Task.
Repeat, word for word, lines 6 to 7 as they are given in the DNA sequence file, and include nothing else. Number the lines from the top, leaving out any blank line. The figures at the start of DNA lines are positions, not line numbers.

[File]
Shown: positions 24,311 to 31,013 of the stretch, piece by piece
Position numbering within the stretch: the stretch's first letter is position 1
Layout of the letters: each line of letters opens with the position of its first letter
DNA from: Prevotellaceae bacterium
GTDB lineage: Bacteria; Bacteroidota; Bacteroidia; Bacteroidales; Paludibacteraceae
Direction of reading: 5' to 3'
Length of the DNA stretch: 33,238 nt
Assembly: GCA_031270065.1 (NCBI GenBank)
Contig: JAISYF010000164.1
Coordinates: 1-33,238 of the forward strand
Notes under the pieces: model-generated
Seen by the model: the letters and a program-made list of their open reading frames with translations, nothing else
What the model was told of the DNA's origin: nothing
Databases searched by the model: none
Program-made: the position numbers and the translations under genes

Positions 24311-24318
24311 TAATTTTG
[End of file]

Direction of reading: 5' to 3'
Length of the DNA stretch: 33,238 nt